This plan must include the following:
What causes milk to increase or decrease? What is milk composed of? What are the properties and characteristics of milk? Where does milk occur? If we research every one of those questions we'll be studying farms, cows, cow udders, baby cows, and what cows eat. That information is definitely irrelevant to our science fair project question: Does drinking milk help decrease spiciness better than water or Pepsi?
Even so, in that crazy list of cow science, there are two questions that look relevant for your background research: Sometimes you won't be sure whether a question is relevant or not, and that's always a good time to get the opinion of more experienced people like your mentors, parents, and teachers.
In fact, the background research plan is a very important step of your science fair project and two or three heads are always better than one! Even with all that help, you may not be sure whether something is relevant until after you have done your experiment, so don't let it bother you if that's the case.
Talk to People with More Experience: Networking As you can see with the two above examples, spiciness and milk, the question word table will work better for some keywords than others.
You might have a science fair project question where none of the keywords generate relevant questions. What do you do then? One of the most important things you can do is talk to other people with more experience than yourself: This is called "networking.
Ask them, "What science concepts should I study to better understand my project? Even experts will look puzzled if you ask a question that is so generic it leaves them pondering where to start.
Instead of asking, "How do airplanes fly," try asking, "What physical forces are involved in the flight of an airplane," or "What role do propellers play in the flight of a helicopter? For example, let's imagine your science fair project question is: Does the velocity of a roller coaster car affect whether it falls off a loop?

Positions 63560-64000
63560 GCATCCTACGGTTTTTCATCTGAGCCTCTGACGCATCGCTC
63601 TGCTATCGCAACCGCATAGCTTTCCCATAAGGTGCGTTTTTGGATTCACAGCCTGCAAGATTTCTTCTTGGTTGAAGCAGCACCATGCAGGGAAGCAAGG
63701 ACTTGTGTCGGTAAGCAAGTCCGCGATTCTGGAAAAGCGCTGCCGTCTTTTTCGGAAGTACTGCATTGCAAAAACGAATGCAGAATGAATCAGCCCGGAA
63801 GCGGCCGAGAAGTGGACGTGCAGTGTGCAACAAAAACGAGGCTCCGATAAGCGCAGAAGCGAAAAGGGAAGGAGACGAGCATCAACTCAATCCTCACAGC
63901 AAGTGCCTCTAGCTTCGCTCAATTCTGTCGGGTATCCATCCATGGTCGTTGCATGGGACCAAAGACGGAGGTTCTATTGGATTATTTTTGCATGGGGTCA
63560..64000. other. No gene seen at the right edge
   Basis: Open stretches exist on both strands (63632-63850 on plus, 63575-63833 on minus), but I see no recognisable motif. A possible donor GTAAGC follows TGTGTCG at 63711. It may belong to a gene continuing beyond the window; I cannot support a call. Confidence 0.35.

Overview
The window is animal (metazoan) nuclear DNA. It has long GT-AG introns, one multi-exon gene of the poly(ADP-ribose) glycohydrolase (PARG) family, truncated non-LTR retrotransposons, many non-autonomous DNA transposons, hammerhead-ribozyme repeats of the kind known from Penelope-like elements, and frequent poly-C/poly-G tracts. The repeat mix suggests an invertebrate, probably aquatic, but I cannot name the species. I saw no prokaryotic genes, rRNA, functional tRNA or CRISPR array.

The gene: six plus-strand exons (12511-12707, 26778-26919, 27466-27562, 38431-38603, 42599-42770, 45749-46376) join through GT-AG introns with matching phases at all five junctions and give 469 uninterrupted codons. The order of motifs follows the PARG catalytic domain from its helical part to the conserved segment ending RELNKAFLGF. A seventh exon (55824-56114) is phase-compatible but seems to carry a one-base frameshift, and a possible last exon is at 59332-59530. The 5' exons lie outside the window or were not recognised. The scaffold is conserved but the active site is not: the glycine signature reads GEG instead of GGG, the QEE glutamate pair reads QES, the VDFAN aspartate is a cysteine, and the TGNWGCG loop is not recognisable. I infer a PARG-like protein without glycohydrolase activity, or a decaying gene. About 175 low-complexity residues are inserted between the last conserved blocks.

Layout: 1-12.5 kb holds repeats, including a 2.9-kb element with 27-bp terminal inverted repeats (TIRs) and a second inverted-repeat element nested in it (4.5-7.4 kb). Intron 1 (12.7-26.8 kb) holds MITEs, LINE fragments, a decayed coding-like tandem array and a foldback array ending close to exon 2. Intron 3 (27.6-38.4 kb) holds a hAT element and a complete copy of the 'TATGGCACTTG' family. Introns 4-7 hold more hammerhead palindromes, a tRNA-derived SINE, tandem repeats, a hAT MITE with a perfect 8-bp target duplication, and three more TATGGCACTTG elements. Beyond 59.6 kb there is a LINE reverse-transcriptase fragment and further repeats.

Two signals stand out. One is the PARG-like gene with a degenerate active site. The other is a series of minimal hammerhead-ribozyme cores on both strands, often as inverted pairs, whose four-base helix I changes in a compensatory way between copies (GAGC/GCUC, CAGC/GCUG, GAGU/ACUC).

If you ask someone who has studied physics in high school or college, they will tell you to ask the research question, "What is centripetal force?
Believe it or not, there are actually people who study "roller coaster physics. Often a good topic for your background research is simply the specialized area of science that covers your project.
For the roller coaster example you would research "roller coaster physics. You guessed it, network with your mentors, parents, and teachers.
And by the way, networking is something many adults don't expect students to be very good at, so you can probably surprise them by doing a good job at it!Past research topics for Master’s in Education degree candidates include the effects of foreign language study on verbal SAT scores, the effect of mentoring on the academic achievement of African-American males and reading motivations in fourth graders.
The goal of action research, though, is to. Action Research on implementation of writing strategies. Print Reference this. The mastered skills in question to my research are focused around writing and restricting some students towards the ZPD stage.
I will move into cycle 3 of my Action Research. For my future plan of action I have adapted McNiff and Whiteheads () guidelines. Writing a Research Paper. This page lists some of the stages involved in writing a library-based research paper.
Although this list suggests that there is a simple, linear process to writing such a paper, the actual process of writing a research paper is often a messy and recursive one, so please use this outline as a flexible guide. WEBCAST: "Action Research" - Dr. Susan Bruce talks about inquiry as the basis of action research and the types of action research that can be conducted.
In addition, she shares examples of action research studies that were conducted at Perkins School for the Blind during the past two school years. Papers on action research and related topics. These are papers associated with "areol" -- action research and evaluation on line -- an on-line course available on the web or by email.
Key Info Background research is necessary so that you know how to design and understand your experiment. To make a background research plan — a roadmap of the research questions you need to answer — follow these steps.
Identify the keywords in the question for your science fair project.